Nepal vacation on a shoestring

Experience Nepalís beautiful highlights in one week with lots of activities included, too Ė and all without breaking the bank!
Kathmandu guided walk Durbar Square Bouthanath Buddhist stupa Pasupatinath Hindu temple Chitwan National Park village walk jungle walk canoe trip jeep safari bird watching walk Pokhara walk to Sarangkot hill viewpoint
£779To£799 excluding flights
8 days
Small group
Group size
Up to 18 people
More info
This tour is also available for booking privately for travel anytime through the year.
Please contact us for details and prices.
Single Supplement from £145, ask for details.
Make enquiry

Description of Nepal vacation on a shoestring


Price information

£779To£799 excluding flights
This tour is also available for booking privately for travel anytime through the year.
Please contact us for details and prices.
Single Supplement from £145, ask for details.
Make enquiry

Check dates, prices & availability

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1 Reviews of Nepal vacation on a shoestring

4 out of 5 stars

Reviewed on 14 Dec 2016 by

1. What was the most memorable or exciting part of your vacation?

At the end of each day, I could've easily said "that was definitely the best day". Every day of the trip was memorable and exciting; from seeing Everest, to seeing
wild rhino and elephant in the jungle. The feeling of being amongst the Nepalese culture and getting a really up close and authentic experience is something I
am very grateful to have experienced. Our guide, Ram, was an especially wonderful part of the trip, he taught us a lot and made sure we had a fantastic

2. What tips would you give other travelers booking this vacation?

- Bring a neckerchief: some of the locals wear them, and you might find it useful as Kathmandu can be quite dusty and polluted in the afternoons.
- Eat local: some of the most interesting parts of the trip were venturing into local Nepalese restaurants to eat with the locals. On the way to Phokara from
Chittwan, our guide even asked whether we would prefer the tourist food or the local food - we chose local and had the most delicious traditional dal bat for
the equivalent of 50p!

3. Did you feel that your vacation benefited local people, reduced environmental impacts or supported conservation?

Yes, definitely. Our hosts were open about the fact that almost none of them had travelled outside of Nepal or even the neighbouring areas before, so they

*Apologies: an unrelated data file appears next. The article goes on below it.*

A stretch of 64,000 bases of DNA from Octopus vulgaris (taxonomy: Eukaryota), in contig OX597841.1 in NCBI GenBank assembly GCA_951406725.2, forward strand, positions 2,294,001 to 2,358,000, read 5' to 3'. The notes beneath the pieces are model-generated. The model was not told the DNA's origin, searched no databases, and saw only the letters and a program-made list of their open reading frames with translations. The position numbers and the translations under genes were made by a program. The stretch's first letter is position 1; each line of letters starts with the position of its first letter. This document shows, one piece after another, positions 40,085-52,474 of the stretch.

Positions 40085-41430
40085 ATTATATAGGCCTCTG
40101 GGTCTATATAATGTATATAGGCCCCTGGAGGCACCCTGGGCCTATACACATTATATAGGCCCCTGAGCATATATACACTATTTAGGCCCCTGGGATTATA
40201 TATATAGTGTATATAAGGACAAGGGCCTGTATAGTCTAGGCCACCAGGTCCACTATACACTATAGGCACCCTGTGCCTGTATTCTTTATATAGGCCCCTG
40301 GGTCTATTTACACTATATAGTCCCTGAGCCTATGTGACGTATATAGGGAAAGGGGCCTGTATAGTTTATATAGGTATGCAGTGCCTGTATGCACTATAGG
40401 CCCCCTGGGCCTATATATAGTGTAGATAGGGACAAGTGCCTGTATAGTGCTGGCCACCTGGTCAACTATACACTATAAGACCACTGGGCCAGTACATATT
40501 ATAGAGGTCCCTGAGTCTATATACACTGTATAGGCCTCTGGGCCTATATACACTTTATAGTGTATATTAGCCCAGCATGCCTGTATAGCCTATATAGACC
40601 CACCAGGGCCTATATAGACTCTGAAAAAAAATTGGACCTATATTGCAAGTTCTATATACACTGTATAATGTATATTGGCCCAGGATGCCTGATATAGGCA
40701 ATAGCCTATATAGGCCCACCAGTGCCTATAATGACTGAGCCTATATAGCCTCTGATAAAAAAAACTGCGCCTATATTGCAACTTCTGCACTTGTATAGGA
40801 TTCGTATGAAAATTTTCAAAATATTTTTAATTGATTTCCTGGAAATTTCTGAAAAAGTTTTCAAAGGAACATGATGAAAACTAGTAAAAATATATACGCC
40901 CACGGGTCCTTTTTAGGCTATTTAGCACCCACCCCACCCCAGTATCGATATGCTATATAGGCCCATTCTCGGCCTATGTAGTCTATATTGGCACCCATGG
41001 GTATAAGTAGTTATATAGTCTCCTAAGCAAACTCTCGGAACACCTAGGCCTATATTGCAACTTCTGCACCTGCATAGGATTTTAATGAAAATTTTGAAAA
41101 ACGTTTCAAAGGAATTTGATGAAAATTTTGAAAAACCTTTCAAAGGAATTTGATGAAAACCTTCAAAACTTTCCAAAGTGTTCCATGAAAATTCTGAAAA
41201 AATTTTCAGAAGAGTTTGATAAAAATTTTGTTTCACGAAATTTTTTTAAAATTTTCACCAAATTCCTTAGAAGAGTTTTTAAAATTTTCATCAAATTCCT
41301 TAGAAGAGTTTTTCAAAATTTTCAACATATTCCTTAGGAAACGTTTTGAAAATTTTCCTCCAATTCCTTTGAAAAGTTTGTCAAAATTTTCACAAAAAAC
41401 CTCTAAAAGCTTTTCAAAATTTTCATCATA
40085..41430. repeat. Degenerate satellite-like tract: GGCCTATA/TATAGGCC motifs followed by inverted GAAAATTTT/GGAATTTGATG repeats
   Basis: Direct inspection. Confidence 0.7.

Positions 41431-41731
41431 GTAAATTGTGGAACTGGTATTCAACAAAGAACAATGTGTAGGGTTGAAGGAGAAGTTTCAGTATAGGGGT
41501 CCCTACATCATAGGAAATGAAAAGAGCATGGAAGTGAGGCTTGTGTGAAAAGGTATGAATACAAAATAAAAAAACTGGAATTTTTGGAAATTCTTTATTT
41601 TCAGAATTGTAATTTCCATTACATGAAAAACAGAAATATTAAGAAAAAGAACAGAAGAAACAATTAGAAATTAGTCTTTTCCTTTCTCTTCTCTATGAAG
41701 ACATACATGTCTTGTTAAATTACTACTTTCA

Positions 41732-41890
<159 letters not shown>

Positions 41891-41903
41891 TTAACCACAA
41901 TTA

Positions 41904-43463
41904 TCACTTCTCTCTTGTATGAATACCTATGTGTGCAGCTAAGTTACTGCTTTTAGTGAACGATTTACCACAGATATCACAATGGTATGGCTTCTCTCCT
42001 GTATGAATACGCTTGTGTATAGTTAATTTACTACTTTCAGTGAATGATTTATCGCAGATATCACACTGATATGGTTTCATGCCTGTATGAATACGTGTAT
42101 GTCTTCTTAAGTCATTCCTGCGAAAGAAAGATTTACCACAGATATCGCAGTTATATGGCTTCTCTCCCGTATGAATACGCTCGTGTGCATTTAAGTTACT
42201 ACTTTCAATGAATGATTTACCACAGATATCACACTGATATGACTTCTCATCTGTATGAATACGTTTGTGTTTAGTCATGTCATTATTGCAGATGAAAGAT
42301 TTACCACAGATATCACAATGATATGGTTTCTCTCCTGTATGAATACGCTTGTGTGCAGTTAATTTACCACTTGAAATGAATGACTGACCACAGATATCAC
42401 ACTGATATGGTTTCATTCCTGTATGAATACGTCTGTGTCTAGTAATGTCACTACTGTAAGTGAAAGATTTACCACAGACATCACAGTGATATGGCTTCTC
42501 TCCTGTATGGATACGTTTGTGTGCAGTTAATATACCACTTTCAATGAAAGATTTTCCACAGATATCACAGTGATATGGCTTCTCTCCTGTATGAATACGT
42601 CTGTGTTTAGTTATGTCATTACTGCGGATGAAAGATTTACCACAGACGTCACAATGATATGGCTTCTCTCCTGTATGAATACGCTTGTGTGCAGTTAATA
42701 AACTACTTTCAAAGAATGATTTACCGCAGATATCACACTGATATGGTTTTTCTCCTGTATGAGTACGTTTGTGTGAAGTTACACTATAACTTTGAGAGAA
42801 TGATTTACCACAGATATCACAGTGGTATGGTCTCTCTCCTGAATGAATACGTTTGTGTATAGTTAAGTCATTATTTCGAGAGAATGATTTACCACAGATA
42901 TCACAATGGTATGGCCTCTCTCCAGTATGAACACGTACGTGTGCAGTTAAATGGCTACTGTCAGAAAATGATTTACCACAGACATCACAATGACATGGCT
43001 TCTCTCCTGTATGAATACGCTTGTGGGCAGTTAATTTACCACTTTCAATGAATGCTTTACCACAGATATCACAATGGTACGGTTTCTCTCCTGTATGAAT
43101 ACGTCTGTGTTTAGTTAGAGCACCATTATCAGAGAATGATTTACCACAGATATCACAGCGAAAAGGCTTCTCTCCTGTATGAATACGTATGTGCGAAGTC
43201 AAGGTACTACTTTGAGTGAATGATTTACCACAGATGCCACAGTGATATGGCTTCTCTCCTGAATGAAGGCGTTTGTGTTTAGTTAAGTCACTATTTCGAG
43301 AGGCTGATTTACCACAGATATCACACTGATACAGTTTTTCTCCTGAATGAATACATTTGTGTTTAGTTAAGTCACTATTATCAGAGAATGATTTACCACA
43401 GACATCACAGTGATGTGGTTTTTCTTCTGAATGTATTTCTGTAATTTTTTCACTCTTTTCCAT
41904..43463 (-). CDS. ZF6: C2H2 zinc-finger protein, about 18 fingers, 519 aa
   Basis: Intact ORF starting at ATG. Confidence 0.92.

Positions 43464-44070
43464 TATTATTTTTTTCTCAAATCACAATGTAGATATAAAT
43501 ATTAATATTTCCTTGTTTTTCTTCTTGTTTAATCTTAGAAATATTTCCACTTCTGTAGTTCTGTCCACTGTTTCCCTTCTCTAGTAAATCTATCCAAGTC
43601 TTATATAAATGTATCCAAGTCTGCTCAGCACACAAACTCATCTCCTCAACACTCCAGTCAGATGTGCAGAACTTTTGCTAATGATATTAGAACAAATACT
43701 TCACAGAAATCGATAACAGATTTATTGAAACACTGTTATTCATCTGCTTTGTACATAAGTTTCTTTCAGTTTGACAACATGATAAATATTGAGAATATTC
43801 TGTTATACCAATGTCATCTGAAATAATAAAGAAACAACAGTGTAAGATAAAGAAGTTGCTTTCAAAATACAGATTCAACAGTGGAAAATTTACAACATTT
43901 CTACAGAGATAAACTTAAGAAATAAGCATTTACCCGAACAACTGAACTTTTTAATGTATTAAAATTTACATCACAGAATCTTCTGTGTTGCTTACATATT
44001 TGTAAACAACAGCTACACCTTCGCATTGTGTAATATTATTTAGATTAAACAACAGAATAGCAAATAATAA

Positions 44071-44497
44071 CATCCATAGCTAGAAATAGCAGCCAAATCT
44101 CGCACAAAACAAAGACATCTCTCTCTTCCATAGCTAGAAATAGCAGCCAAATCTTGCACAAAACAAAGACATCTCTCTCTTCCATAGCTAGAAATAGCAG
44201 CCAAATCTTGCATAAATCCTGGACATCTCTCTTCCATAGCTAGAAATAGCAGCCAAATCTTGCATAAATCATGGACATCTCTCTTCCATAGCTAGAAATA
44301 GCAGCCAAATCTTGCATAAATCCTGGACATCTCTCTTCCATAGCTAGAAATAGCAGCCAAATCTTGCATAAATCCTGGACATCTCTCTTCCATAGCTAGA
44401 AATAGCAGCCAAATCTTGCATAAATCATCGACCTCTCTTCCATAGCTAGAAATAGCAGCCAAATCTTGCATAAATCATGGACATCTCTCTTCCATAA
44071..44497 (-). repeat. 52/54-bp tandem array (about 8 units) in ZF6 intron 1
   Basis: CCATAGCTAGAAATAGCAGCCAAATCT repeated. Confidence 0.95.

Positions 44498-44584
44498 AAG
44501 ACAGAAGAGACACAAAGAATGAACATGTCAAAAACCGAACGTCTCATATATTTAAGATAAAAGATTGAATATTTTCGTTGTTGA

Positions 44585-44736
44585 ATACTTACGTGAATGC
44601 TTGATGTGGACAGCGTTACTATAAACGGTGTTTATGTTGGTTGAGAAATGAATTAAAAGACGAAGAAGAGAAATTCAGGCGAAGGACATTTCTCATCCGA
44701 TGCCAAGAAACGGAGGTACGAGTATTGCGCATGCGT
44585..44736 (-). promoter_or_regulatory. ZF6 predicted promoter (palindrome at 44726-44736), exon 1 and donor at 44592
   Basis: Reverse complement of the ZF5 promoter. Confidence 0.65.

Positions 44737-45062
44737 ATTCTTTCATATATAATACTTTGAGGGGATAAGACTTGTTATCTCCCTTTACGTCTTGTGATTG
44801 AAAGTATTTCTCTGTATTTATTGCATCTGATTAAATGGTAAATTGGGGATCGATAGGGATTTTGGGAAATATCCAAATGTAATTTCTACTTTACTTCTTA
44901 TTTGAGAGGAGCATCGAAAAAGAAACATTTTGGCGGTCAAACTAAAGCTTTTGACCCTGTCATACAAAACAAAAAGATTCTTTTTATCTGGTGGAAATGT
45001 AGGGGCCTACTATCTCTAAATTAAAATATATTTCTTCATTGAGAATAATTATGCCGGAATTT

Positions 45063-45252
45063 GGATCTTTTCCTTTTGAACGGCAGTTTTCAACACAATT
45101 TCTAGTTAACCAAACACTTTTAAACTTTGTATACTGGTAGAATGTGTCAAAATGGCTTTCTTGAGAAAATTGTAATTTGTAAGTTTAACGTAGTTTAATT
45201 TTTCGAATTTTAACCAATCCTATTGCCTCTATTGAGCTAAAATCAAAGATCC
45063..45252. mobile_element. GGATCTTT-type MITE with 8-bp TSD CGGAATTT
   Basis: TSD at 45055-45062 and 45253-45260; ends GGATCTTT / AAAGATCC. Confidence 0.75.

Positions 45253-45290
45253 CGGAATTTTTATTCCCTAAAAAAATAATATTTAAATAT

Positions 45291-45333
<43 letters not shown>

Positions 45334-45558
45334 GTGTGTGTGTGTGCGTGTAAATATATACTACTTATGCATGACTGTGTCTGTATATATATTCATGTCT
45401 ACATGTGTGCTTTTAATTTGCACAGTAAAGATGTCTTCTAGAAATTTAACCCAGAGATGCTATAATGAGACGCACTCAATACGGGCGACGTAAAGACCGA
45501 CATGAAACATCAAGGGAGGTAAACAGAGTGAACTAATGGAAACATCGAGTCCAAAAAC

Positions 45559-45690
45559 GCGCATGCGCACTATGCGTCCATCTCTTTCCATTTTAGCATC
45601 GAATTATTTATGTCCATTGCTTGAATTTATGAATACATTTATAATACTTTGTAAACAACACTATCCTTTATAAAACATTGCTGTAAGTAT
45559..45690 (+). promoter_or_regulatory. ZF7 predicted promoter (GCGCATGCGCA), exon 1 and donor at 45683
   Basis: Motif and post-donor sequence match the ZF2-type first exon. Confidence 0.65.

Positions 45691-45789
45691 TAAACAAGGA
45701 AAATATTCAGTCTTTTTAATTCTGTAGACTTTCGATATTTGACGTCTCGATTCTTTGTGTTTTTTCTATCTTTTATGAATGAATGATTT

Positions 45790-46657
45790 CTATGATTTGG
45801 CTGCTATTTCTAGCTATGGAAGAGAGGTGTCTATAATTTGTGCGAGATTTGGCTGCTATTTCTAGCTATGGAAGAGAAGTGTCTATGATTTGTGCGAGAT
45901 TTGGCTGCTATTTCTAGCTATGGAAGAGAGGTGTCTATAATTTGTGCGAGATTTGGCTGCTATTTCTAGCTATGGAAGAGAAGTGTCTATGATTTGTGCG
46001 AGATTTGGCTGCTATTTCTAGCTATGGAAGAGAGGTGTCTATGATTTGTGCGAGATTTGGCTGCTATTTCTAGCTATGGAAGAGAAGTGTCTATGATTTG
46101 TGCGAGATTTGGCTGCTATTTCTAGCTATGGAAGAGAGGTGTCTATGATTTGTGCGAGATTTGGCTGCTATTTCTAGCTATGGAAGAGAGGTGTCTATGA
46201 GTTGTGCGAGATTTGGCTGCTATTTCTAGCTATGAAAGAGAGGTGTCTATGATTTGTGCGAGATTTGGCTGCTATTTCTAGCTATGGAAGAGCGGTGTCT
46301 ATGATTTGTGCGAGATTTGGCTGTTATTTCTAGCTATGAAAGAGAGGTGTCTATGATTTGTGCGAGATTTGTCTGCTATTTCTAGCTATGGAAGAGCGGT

were so grateful we had come to visit them and help them make a living. I felt like any tips we gave were appreciated, and we were more than happy to tip
because the people were so kind. We were surprised at how environmentally concerned Nepal was, and how they pride themselves on their organic tea and
coffee, so anywhere we could support small family businesses or environmentally friendly cafes, we did.

4. Finally, how would you rate your vacation overall?

Absolutely fantastic. I feel like we really got to know Nepal, and we experienced SO MUCH in a relatively short time. Looking forward to returning again!

Responsible Travel

As the pioneers of responsible tourism, we've screened this (and every) vacation so that you can travel knowing it will help support the places and people that you visit, and the planet. Read how below.


How our company is making a difference:
We know that making the positive difference we aim to achieve will not be an easy task. However, our enthusiasm and commitment towards our travel responsibility mission is far stronger than any obstacles. We believe that in order to achieve any objective, the company has to have accurate policies and procedures for the employees and the guests to follow in order to reach our goal.

We have decided that the environment is a major component of any local community and any negative effect on the environment would directly have an impact on the lives of the inhabitants of the local community. Therefore, we have drawn up a strict environmental protection policy that all our employees and travelers have to abide by. For example, we recycle empty ink cartridges. A company collects them and disposes of them the correct manner.